There’s enough in life, don’t write a cliffhanger


I know that some people, perhaps people much smarter than myself, are able to fall in love with stories that end in cliffhangers. They then get to make up what happens next, decide for themselves who does what, or wait anxiously and excitedly for the next installment. From all the marketing trainings I’ve done as an indie author it’s been pushed; write a great story, give it away for free, make people come back for the next, higher value piece. I just, I’m not into it.

I’ve been reading this series with a great premise. Sherlock Holmes’ niece and Bram Stoker’s sister team up, despite their very opposite personalities, to dispatch ne’er do wells in steampunk England. It’s a romp if you’re into that genre (and I am). The one thing the girls can agree on is they don’t sit comfortably in the strictures of their gender and time. I’m a sucker, as I’ve said before, for a strong female lead. Yet, this latest book irritated me to no end. In the middle of the action, just when everything is at its bleakest, the pages stop and the story ends. Over. No reward for reading, no payoff for sticking with the characters. Just over.

I used to say that I didn’t read series for this very reason. However, I’ve found that’s not true. Harry Potter was the staple of my literary diet as a teen. Now, I can’t get enough of Ilona Andrews’ Kate Daniels and Clean Sweep or Kathleen Baldwin’s Stranje House series. The difference with these titles is that, even though they’re pulling you along the greater arc, each package comes tied at the end, the wrapping perfectly done. You know there’s more to come but you don’t feel as though you’ve been cheated. That’s the work of a masterful writer, to keep readers wanting more without NEEDING it for characters and their adventures to feel complete.

Another one of these I can think of is Amy Bai’s Sword. I’ve lost count of how many times I’ve checked both her author site and Amazon to see if the sequel is in the pipeline. Not because the first story needs it, it doesn’t. I check because the writing was so good, the character growth so tangible and relatable, she could go on writing about those characters forever without my getting tired of reading them.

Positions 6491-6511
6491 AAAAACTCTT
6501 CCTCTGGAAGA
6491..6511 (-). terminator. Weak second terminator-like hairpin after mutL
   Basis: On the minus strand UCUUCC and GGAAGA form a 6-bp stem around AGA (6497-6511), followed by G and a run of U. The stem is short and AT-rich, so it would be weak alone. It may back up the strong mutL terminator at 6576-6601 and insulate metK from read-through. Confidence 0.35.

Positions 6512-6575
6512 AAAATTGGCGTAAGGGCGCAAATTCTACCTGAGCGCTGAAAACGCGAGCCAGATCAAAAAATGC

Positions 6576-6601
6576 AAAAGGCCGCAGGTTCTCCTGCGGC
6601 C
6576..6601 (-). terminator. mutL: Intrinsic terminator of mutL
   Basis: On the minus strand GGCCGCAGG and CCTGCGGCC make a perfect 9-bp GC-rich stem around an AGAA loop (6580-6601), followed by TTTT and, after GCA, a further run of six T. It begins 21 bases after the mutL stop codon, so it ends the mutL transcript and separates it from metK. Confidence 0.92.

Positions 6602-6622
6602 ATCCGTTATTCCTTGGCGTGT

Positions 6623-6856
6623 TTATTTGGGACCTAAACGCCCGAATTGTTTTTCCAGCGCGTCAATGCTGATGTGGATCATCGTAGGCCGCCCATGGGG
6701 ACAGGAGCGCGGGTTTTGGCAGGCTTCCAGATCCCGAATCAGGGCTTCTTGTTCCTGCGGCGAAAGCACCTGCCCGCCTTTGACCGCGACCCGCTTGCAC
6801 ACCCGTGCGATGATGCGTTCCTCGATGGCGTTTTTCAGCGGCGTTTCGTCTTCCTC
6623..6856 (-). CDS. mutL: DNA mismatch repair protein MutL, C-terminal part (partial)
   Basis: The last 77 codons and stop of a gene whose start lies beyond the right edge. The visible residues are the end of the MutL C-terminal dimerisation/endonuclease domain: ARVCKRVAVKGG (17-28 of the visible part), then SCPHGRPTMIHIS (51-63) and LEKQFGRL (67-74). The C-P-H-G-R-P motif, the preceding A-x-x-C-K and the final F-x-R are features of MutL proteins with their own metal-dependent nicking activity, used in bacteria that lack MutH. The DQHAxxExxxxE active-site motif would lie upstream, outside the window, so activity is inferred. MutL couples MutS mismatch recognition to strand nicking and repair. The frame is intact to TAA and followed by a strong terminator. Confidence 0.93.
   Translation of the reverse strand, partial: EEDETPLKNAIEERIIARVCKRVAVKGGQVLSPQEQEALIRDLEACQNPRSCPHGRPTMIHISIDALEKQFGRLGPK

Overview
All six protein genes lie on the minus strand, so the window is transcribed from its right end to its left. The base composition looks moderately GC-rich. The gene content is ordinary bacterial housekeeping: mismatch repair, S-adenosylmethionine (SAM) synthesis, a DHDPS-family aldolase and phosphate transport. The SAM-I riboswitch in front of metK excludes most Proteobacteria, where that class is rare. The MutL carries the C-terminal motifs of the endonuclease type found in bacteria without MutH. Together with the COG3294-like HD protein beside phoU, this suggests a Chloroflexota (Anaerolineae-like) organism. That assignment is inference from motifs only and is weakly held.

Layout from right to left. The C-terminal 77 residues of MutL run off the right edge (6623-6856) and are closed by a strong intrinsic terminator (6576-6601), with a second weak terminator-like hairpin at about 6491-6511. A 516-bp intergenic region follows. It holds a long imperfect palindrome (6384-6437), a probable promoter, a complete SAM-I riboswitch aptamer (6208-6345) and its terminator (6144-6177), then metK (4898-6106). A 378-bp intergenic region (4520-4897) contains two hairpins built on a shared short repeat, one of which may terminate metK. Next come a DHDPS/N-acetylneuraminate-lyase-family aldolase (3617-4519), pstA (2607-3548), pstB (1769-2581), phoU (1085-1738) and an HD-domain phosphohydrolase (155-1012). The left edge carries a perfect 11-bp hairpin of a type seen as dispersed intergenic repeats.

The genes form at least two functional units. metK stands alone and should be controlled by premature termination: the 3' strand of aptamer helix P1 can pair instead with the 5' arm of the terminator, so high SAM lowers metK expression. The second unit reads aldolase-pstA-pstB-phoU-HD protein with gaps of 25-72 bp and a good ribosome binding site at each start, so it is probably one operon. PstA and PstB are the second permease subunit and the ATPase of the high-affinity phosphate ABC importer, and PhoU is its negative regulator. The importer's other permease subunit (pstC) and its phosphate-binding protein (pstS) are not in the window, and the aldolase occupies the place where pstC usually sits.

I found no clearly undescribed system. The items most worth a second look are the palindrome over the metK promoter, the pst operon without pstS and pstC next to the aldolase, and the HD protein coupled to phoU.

I want to be a writer like that.

I haven’t yet tried my hand at a series, and right now I have no plans to do so. I did follow up Autumnal Dancer with a subsequent short, focused mainly on the two main characters’ stumbles and misfires before their wedding. It’s not really a series, as I called An Uncertain Proposal (the short) a standalone. You can read it before Autumnal Dancer or after or having never read Autumnal Dancer at all. I did it for fun because I enjoyed writing those characters and wanted to see them make it to the altar, even if there isn’t a physical one at their rather unconventional ceremony. I wrote it mainly for me, but I liked it enough to share with the world.

Eventually I want to like a character, or rather a set of them, enough to stay with them for more than one book. It’s not that I didn’t like Asha, Isetnofret, or Asarsit (who was my clear favorite to flesh out) from Asha in Time. It’s that I felt like I told their stories. There wasn’t anything left that needed expounding on. Their adventures just felt like a one and done kind of deal.

When I do, however, let me remember this post. A reader, this reader, does not want to be left hanging. It’s mean in a tv series (and the reason I stopped watching Agents of Shield with my husband) and it’s just as tiresome in writing. I read a book for that “ahhh” moment at the end, for the feeling of traveling a twisting, dark path with a character and reaching sunlight in the final pages. I read because, whatever failures and setbacks I’ve gone through with a protagonist, I know there will be some triumph at the end. I don’t want to wait for the next book to experience that.

As an aside, again, I know not everyone feels this way. It is why I don’t pick up things with Cleopatra or Salem in the title. πŸ€·πŸ»β€β™€οΈπŸ€¦πŸ»β€β™€οΈ


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